Southend Borough Council’s attempts to have a petition protesting care plans removed from the Internet amounted to interference with the parents’ right to freedom of expression a High Court Judge has ruled.
The children’s mother was opposed to plans to have her two youngest children taken into care and placed for adoption. Her petition originally featured full details of the case, including the identities of the children, information about their disabilities, photographs of them, and various allegations about the social workers employed by Southend Borough Council in Essex. At a hearing in May, the parents agreed to remove these details, but declined to remove the petition in its entirety. The Council insisted that complete removal was necessary to prevent identification of the children.
In the High Court Mr Justice MacDonald was asked to rule on the issue. The Council sought an injunction forcing the removal of the petition, insisting that it would cause “ongoing embarrassment” to the children, hindering efforts to have the younger ones adopted and raising the risk of emotional harm to the couple’s older children, who have already been taken into care and are living with foster families.
But the Judge was not convinced. He declared:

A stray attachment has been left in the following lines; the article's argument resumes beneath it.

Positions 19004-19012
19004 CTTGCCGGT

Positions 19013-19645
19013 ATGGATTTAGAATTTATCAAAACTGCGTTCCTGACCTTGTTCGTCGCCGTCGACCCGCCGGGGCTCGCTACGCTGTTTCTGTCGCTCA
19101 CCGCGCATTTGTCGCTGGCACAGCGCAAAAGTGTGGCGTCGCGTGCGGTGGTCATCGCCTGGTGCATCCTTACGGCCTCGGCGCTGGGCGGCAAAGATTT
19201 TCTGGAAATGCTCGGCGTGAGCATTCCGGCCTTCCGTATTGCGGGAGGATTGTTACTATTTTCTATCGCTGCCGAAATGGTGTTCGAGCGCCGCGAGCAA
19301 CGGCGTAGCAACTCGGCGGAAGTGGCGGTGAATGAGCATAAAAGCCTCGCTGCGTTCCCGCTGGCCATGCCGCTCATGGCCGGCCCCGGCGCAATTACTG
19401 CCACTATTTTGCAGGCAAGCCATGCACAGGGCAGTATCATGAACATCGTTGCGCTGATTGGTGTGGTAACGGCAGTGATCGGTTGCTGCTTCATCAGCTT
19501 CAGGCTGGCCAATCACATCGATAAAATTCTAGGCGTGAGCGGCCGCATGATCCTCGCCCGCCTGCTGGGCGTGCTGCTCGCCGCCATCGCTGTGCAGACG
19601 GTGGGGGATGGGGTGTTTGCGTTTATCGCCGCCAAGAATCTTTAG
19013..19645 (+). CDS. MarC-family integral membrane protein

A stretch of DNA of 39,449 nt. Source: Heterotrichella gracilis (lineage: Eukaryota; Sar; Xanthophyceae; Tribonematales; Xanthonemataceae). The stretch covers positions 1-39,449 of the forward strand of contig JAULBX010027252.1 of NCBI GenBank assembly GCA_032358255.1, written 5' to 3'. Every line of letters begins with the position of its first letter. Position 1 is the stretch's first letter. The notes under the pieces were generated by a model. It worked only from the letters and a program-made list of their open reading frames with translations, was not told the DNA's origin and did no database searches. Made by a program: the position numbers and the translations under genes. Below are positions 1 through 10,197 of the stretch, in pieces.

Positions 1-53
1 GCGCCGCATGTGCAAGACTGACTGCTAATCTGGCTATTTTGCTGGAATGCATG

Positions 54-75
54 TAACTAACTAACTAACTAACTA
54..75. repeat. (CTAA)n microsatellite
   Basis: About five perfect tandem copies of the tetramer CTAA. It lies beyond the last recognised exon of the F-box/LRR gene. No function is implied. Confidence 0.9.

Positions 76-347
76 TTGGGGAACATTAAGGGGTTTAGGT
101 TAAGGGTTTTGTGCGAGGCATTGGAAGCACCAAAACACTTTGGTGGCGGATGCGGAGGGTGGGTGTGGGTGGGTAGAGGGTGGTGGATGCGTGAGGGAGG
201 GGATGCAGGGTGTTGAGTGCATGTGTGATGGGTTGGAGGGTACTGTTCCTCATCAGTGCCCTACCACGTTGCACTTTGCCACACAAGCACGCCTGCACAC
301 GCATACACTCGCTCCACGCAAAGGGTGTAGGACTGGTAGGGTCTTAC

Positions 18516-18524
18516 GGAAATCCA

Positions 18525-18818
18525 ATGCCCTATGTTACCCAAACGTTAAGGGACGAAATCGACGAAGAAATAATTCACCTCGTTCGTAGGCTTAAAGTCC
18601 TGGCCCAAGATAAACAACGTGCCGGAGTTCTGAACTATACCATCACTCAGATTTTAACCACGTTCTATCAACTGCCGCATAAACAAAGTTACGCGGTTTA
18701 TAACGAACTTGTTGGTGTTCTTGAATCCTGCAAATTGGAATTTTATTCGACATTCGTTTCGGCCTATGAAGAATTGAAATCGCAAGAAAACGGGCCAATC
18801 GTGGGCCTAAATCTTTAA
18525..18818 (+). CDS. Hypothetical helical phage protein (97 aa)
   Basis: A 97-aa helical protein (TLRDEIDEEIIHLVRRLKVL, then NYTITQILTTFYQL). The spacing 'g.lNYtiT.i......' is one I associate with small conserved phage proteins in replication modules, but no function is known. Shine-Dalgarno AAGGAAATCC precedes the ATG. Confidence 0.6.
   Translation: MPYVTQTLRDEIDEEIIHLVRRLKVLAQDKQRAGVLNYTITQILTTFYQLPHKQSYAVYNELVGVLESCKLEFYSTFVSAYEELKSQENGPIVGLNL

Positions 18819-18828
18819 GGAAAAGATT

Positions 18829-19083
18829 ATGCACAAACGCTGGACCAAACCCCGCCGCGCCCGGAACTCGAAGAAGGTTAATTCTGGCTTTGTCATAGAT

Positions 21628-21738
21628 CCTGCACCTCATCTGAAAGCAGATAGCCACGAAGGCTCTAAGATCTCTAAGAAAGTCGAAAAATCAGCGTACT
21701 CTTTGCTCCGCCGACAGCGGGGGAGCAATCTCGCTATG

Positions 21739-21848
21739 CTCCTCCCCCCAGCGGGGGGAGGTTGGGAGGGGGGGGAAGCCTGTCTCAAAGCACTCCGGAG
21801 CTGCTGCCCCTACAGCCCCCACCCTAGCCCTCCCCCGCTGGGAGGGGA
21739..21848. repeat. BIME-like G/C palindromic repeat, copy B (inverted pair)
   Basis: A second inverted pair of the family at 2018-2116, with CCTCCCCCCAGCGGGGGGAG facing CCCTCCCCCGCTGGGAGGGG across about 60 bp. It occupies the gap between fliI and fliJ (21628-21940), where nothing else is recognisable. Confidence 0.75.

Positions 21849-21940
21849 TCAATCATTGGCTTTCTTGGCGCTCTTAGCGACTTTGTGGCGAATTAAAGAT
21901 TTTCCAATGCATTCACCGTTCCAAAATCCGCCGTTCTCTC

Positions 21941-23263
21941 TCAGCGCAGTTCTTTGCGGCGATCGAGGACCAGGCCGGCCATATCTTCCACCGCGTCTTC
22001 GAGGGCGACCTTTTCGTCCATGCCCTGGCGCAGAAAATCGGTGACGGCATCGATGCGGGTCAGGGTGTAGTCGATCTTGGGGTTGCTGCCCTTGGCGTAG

“It cannot be said in this case that compelling the parents to take down their petition… represents a proportionate response to the risk to the psychological integrity, personal development, development of social relationships and physical and social identity of the children.”
The parents had a right to freedom of expression under Article 10 of the European Convention on Human Rights.
“The importance of the Article 10 right in this context remains irrespective of the merits of the views expressed by the parent, even if their expressed views and opinions may be misconceived, ill-thought out or misguided.”
Southend Borough Council were criticised for having written to various members of the family, claiming that they were not allowed to sign the petition while their application proceeded to court. The Judge said this letter gave the impression that it was an official court order.
“It is a matter of very grave concern that a local authority would seek to pass off an order of this court as something that it is not. There must be no repeat of this.”
Read Southend Borough Council v CO & Another here.
Photo of Southend-on-Sea by quiquemendizabal via Flickr